The recurrence of cash stress signals the difficulties of an economy that does not generate enough revenue (wealth) to honor its operating and investment expenditures, as well as those related to its debt. By strongly constraining the state's intervention capacities, the persistence of this situation is likely to jeopardize our efforts for vigorous and resilient, job-creating, inclusive growth. By contributing to the widening of budget deficits and the balance of payments, such difficulties would lead to the insolvency of the State, which would thus find itself at the mercy of creditors.

Irresponsibility, Negligent Leadership and Governance, Corruption and Impunity

This current situation is the result of a negligent leadership and governance, with the striking feature being that the public servants contracting those debts are not exposed to any personal risk in relation with the consequences of their actions. The risk associated to their decisions is always eventually endorsed by the state, and ultimately by the people. This was the case years back of those who committed colossal sums in the name of the State to construct white elephants - such as CELLUCAM, SOCAME, CERICAM, CAMSUCO - as it is the case today for similar investments.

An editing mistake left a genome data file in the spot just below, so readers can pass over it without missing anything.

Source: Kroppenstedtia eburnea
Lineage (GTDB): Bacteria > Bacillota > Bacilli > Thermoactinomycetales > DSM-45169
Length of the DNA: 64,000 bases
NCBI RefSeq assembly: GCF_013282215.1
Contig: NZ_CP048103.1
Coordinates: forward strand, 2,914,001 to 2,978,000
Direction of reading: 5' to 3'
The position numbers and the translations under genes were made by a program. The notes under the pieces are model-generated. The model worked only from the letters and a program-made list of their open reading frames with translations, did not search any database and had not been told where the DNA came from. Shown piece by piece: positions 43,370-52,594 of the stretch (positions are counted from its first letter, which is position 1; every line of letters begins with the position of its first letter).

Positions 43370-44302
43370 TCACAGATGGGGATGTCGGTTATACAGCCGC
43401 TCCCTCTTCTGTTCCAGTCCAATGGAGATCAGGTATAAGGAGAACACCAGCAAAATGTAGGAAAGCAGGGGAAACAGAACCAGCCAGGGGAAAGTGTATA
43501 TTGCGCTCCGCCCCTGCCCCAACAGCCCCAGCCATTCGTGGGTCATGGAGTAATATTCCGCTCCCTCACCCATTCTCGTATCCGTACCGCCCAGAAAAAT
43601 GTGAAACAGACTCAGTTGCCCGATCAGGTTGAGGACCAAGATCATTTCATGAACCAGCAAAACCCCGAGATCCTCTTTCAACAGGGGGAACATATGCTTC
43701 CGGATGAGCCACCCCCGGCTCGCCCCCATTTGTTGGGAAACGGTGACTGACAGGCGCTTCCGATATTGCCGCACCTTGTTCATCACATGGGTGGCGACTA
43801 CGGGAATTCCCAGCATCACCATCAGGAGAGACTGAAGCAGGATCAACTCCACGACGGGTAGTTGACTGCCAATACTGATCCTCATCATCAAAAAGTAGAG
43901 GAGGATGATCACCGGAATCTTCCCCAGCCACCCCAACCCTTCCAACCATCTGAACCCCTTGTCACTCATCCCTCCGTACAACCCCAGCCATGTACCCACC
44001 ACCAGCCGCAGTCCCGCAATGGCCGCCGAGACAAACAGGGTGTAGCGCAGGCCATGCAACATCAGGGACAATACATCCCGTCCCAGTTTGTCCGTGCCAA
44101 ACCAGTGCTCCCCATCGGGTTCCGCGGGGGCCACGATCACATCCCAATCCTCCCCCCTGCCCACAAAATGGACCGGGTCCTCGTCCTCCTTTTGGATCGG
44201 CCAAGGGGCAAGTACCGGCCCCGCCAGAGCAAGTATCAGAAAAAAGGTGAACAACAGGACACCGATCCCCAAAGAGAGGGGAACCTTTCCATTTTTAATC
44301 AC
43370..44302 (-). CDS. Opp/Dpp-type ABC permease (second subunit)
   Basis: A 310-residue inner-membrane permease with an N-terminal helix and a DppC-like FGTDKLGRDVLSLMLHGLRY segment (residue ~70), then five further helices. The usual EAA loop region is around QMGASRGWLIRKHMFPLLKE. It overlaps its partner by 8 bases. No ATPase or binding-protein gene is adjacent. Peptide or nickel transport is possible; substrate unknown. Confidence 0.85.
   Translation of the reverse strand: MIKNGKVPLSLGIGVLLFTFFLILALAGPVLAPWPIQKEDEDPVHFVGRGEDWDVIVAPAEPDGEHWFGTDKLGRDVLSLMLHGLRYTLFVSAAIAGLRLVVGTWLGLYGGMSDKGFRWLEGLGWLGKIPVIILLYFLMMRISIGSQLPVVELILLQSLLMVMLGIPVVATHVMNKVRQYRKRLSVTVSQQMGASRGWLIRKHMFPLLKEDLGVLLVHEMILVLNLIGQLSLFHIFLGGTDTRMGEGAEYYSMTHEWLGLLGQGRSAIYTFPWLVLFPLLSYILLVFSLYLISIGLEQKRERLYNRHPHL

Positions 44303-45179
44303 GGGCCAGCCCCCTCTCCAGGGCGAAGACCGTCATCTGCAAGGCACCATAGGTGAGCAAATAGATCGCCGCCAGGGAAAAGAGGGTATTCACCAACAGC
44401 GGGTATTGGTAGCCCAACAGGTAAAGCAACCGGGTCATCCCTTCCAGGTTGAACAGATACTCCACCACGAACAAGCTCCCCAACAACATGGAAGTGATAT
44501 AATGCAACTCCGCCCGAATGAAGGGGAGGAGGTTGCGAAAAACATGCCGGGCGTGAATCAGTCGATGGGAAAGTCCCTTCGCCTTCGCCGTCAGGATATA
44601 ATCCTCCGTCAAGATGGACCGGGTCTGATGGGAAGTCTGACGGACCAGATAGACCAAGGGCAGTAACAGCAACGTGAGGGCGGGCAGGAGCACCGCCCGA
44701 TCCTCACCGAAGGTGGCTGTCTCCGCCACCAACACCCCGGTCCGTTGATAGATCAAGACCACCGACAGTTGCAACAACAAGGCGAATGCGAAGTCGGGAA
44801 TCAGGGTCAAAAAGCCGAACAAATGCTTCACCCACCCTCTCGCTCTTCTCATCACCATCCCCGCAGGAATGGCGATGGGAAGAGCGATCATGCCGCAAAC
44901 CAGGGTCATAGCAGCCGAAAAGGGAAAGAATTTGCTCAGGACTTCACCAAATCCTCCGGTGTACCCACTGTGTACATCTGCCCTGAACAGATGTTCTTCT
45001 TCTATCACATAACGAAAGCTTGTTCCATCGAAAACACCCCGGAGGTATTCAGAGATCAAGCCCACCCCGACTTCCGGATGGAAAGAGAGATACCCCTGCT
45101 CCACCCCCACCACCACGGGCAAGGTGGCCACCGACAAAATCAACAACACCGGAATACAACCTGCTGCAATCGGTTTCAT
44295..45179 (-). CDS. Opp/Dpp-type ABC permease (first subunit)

What Legacy for Future Generations?

At the current level of the commitments of our sovereign liability, the real short-term threat is the narrowing to a narrowing of our manoeuvre space, resulting from the accumulation of financially inappropriate decisions.

The performance so far achieved is, unsurprisingly, consistent with the careless governance of public affairs, and more particularly the management of public debt, through the slowing down of the growth dynamic; the poor business environment, associated with the persistent difficulty in attracting foreign direct investment; the deterioration of public finances resulting from the harmful effects of the preponderant role of the state in resources allocation, as proven by the aggravation of internal and external deficits; the insignificant change over the years in the production and trade of our country, that is continuously characterised by a concentration of exports on a dozen unprocessed goods, with a very slow trend towards industrialization.

If this trend is not reversed, the persistence of these developments will contribute to aggravating internal and external macroeconomic imbalances, with adverse effects on the living conditions of the population and, consequently, on political and social stability.  People can be deceived people once, but not forever so. we will not be able to deceive them all the time. Cameroonians are by now mature and know their oppressors, beyond any tribalism gimmick

Christian Penda Ekoka

President of the ACT-AGIR movement

ACT/AGIR is a citizen movement and pressure group whose mission is to help its members to happily fulfill their lives. ACT’s credo is that every individual is endowed with a creative potential whose achievement is possible once certain conditions are set. For more information see our website: agir-act.org